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Assessment of genetic variability among Grevillea parviflora subsp. parviflora and closely related taxa
reportposted on 11.02.2021, 02:22 by Susan HoebeeSusan Hoebee, Gareth HolmesGareth Holmes, EA James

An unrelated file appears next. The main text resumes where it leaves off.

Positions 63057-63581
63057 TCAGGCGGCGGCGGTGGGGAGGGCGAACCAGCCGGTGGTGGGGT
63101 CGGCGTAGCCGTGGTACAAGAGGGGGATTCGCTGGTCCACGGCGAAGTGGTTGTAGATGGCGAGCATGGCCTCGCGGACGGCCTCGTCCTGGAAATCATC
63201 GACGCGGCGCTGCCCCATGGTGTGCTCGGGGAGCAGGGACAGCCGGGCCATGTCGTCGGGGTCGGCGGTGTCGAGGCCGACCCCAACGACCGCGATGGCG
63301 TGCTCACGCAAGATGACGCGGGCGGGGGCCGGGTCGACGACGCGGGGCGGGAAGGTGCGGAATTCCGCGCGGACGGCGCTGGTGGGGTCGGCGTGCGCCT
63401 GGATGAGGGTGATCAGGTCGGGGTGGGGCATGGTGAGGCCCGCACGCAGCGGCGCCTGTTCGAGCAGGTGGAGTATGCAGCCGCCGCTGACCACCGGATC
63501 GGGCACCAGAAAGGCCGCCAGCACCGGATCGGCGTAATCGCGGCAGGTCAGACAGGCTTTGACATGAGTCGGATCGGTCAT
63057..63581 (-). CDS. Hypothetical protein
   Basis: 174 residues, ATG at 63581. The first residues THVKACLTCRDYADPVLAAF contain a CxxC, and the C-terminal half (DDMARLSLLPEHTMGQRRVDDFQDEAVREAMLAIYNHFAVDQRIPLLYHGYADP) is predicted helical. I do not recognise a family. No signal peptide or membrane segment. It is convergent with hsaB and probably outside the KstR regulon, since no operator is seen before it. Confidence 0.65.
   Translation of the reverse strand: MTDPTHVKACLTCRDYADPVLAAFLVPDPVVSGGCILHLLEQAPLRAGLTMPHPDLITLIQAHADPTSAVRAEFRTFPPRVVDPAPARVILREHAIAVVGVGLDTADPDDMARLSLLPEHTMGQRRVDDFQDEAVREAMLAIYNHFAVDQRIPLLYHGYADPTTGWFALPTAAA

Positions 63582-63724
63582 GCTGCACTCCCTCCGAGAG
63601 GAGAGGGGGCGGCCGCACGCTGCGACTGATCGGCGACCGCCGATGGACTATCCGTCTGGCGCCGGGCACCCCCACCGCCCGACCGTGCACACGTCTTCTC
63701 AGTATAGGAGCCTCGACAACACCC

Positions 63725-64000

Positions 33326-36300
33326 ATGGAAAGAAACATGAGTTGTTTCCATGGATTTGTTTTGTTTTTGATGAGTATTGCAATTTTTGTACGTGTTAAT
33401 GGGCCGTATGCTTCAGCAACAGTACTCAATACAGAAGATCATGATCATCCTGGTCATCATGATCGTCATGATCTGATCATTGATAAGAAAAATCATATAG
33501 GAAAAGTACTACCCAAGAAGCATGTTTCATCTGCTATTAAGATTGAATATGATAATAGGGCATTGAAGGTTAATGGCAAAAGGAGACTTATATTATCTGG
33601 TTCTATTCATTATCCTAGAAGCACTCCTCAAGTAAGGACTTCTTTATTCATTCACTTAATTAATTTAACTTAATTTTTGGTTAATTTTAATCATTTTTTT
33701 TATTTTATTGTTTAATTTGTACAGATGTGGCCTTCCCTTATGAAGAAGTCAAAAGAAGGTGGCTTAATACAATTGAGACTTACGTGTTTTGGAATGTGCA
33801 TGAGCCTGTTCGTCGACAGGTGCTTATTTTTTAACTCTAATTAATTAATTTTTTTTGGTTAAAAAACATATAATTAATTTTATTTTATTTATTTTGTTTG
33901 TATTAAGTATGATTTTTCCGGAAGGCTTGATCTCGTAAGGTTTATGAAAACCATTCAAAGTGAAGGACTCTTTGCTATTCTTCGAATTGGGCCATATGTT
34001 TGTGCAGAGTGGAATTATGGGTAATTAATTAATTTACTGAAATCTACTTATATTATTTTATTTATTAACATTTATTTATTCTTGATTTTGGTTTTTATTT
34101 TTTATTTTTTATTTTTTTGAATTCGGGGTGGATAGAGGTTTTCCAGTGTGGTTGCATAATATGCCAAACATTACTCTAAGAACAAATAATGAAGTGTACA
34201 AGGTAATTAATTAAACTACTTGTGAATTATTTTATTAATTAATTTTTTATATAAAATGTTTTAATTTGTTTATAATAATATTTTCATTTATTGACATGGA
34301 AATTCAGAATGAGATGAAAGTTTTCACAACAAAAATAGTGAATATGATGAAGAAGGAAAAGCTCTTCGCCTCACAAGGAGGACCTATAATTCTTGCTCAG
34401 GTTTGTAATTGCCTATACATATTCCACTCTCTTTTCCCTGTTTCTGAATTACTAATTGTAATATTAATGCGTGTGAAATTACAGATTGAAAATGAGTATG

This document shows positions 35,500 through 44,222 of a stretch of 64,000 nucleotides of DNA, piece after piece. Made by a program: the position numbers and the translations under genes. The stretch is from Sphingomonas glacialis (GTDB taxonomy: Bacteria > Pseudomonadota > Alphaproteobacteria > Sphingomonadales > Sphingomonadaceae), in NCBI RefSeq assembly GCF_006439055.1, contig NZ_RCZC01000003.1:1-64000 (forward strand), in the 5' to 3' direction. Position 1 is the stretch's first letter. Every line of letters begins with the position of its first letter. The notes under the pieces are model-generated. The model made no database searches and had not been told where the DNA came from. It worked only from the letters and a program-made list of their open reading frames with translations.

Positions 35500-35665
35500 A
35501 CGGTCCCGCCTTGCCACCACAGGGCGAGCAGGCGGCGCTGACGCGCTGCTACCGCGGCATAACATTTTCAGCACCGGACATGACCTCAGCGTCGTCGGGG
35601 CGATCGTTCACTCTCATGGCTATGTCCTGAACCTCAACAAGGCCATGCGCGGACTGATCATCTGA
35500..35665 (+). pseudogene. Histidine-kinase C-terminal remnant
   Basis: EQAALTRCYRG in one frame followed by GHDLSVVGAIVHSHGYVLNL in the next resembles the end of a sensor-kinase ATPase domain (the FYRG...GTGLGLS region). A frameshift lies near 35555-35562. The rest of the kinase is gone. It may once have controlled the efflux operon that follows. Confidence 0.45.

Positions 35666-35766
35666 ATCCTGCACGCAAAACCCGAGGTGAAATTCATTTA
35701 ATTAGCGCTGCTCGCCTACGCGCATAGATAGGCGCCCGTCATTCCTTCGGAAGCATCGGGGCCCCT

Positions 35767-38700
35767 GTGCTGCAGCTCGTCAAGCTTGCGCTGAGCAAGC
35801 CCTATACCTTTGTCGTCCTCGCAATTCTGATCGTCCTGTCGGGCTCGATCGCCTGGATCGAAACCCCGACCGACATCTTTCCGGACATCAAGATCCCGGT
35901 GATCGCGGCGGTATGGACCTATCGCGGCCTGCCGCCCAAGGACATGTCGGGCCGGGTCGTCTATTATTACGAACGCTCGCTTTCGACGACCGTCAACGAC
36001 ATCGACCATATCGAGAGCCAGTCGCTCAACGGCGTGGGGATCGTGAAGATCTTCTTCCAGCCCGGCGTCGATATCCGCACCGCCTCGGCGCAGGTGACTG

This research was undertaken with the aim to identify the robustness of available genetic markers (chloroplast DNA sequences and nuclear microsatellites) to differentiate G. parviflora subsp. parviflora (Gpp) from five closely related taxa within the Linearifolia Group of grevilleas; particularly G. humilis subsp. humilis (Ghh) in the Lake Macquarie area. One chloroplast region had a consistent character that separated the northern populations of Gpp (northern: Hunter area) from populations in the south of its range (southern: Cumberland Plains area) and all other taxa. This character was an 11 base pair sequence inversion. An assessment of over 50 microsatellite loci led to the identification of nine primer pairs that consistently amplified variable product in the target taxon. Genetic profiling using the microsatellites from a minimum of 10 individuals per taxon demonstrated a number of important issues: (1) some individuals amplify three alleles at one or more loci, suggesting possible aneuploidy or triploidy; (2) some individuals from the same population have identical, or near identical, genotypes which may be indicative of vegetative propagation; (3) genetic profiles among all samples were complex and the microsatellite loci provided moderate support for some of the taxa while other samples suggest a likely history of admixture, hybridisation, or the mis-identification of plant material. These possibilities need to be assessed along with morphological studies being undertaken by Mr Bob Makinson as a complementary component to this research. Particular consideration should be given to the southern populations of the focal taxon which, based on cpDNA and microsatellites, were genetically more similar to the geographically closer G. parviflora subsp. supplicans. Overall, the genetics tools (cpDNA and microsatellites) show great promise for delineating northern populations of G. parviflora subsp. parviflora and for deeper investigations into population genetic structure including the number of unique genotypes within and among populations, the physical spread of clonal genotypes within populations, the genetic differentiation and the genetic health (as assessed by heterozygosity and inbreeding) of populations of this threatened taxon.